When I was 13, I collected signatures of classmates who pledged to vote for me as President in 17 years (for reasons now forgotten I had decided that 30 would be an appropriate age to be when running for that office). Since then the extent of my political activity had been to vote Democratic in all state and national elections. Obama’s campaign promise to attempt to provide affordable health coverage for all Americans led me to campaign for a candidate for the first time. Obama seemed to want to make America a safer country, with more justice and greater equality for all of its citizens. I began calling voters in New Hampshire after our kids had gone to bed at night. I called voters for several months. I took my family to an Obama rally on London’s South Bank. Twice I spent over an hour on the Tube travelling in to the headquarters of Democrats Abroad where I spent at least two hours calling American voters in the U.K. to make sure they were registered properly to vote. I cried with joy and relief when I woke up in London and discovered that Obama had won the Presidency.

The week before the raid on Abbottabad, Obama had released his long-form birth certificate. This gesture was meant to silence the “birthers,” right-wing politicians and citizens who had for several weeks, if not months, been calling Obama’s nationality into question by claiming he had been born in Kenya rather than Hawaii and was thus not legally allowed to be president. I consider the “birther” movement a very thinly-disguised racial attack. I feel convinced that it must have riled Obama. Two days before the killing of Bin Laden, on the Friday that he gave the mission the go-ahead, Obama attended the White House correspondent’s dinner. This event is traditionally an opportunity for the president to try his hand at comedy. Obama chose to present several comic videos, and most of them had his nationality as their crux. Later in the dinner he criticised Donald Trump, one of the most outspoken “birthers,” directly. The whole week prior to Bin Laden’s death focussed on Obama being a red-blooded American, and what could be more American than ordering the taking of America’s most-wanted enemy? When I first heard the story of Bin Laden’s killing, my immediate reaction was that of deep disappointment in Obama, partly because the timing seemed so personal, but mostly because as the highest representative of the U.S., he had chosen to use violence to solve a problem.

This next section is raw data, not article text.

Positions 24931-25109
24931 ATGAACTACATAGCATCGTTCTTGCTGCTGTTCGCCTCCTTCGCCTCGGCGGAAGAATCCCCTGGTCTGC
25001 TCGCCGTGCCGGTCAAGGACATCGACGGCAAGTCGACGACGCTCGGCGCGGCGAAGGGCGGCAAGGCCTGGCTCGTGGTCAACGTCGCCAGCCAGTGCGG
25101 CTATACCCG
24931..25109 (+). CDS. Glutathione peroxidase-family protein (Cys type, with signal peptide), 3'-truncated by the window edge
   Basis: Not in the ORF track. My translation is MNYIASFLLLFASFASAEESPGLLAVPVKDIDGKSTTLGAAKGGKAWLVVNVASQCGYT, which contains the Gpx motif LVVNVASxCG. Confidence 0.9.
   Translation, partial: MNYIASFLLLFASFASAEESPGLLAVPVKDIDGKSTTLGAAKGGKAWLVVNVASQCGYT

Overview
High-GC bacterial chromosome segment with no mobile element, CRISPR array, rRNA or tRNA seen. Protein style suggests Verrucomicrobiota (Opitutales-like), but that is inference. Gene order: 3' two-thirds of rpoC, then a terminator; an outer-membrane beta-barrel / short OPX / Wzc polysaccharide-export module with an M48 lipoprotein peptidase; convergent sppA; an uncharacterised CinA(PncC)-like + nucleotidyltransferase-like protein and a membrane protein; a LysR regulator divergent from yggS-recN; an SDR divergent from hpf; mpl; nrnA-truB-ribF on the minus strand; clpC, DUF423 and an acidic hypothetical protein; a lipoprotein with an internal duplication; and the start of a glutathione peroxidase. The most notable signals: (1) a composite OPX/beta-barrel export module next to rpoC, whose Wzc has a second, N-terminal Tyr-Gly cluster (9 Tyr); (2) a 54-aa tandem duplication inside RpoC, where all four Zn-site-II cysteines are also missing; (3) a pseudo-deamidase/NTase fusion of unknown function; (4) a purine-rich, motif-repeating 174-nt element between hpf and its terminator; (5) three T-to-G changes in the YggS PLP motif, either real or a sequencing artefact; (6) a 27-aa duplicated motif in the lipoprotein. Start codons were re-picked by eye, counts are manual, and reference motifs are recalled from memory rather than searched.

I will readily admit that I have not done any real research on the phenomenon of violence, but as a lay-person it strikes me that in a great number of cases, violence is seen by the perpetrator as a solution. A father lacks the skills to discipline his child effectively, and in his frustration, he hits his child. A single mother working three jobs to make ends meet has a fourth baby. She sees no way out, so she loads her children into her car and drives off a bridge. A husband is so consumed by rage when he discovers his wife has been having an affair that he shoots and kills her, or her lover, or both of them. A state feels that certain criminals have committed crimes so heinous that they are beyond rehabilitation. The criminals are executed. A country is unable to solve a dispute over land through diplomacy and declares war.

According to Amnesty International, for the past twenty years, states that do allow the death penalty have had a significantly higher murder rate than states that don’t. I am proud to have grown up in Vermont, a state that essentially abolished the death penalty in 1964. A state that kills its citizens is showing the remaining citizens that in some cases death is an appropriate answer. A president that orders the execution of an enemy is also setting an example of violence as a solution. Finding out that Obama was that sort of president felt like having the wind knocked out of me.

I read an article in The New York Times written by Matt Gallagher, who had served in Iraq in 2008 (“The Hut Next Door,” Gallagher wrote that he had frequently fantasized about killing Osama Bin Laden because Bin Laden was the “total enemy.” To kill him would be unambiguously right. Bin Laden committed horrific crimes against innocent people, and for all of his victims, the dead and the living, he deserved to be brought to justice. But I continue to maintain that to see any human as “the total enemy” and to rationalize their death is to step onto a slippery slope.


There is a man in my family tree who committed crimes against another member of my family that can only be described as evil. This man is far enough away from my siblings and me that his acts did not affect us directly. His crimes, however, had an unquestionable negative impact on my childhood due to the ripples down through the generations. The man was never called publicly to justice, and when he was called privately by his most obvious victim, he refused to accept responsibility or even apologize for what he had done. Many, many years have passed. In this man’s later years he changed. He began to devote large amounts of time to painting, and he gave away some of his work to family and friends. His paintings are careful, detailed, and calming. This man became an attentive husband to his wife, and with her, he visited other residents of his retirement village who were recovering from surgery or illness or who were often alone. I saw him once, when he had reached an advanced age, walking through the garden with the person in my family that he had harmed the most. They paused every few minutes to discuss the health of one plant, or the flowers of another.